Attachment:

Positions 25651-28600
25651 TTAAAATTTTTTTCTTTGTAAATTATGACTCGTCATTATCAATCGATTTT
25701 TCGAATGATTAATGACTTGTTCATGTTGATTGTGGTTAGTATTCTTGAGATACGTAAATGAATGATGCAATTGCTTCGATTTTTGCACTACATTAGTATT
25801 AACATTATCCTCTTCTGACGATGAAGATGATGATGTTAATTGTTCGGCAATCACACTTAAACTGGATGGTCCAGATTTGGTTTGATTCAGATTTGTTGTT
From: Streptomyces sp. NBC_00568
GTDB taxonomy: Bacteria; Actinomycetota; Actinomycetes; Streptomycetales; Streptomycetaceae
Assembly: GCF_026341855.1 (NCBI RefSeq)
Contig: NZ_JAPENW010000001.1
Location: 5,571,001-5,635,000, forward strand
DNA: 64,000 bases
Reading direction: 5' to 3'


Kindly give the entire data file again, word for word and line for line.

Positions 25651-28600
25651 TTAAAATTTTTTTCTTTGTAAATTATGACTCGTCATTATCAATCGATTTT
25701 TCGAATGATTAATGACTTGTTCATGTTGATTGTGGTTAGTATTCTTGAGATACGTAAATGAATGATGCAATTGCTTCGATTTTTGCACTACATTAGTATT
25801 AACATTATCCTCTTCTGACGATGAAGATGATGATGTTAATTGTTCGGCAATCACACTTAAACTGGATGGTCCAGATTTGGTTTGATTCAGATTTGTTGTT
From: Streptomyces sp. NBC_00568
GTDB taxonomy: Bacteria; Actinomycetota; Actinomycetes; Streptomycetales; Streptomycetaceae
Assembly: GCF_026341855.1 (NCBI RefSeq)
Contig: NZ_JAPENW010000001.1
Location: 5,571,001-5,635,000, forward strand
DNA: 64,000 bases
Reading direction: 5' to 3'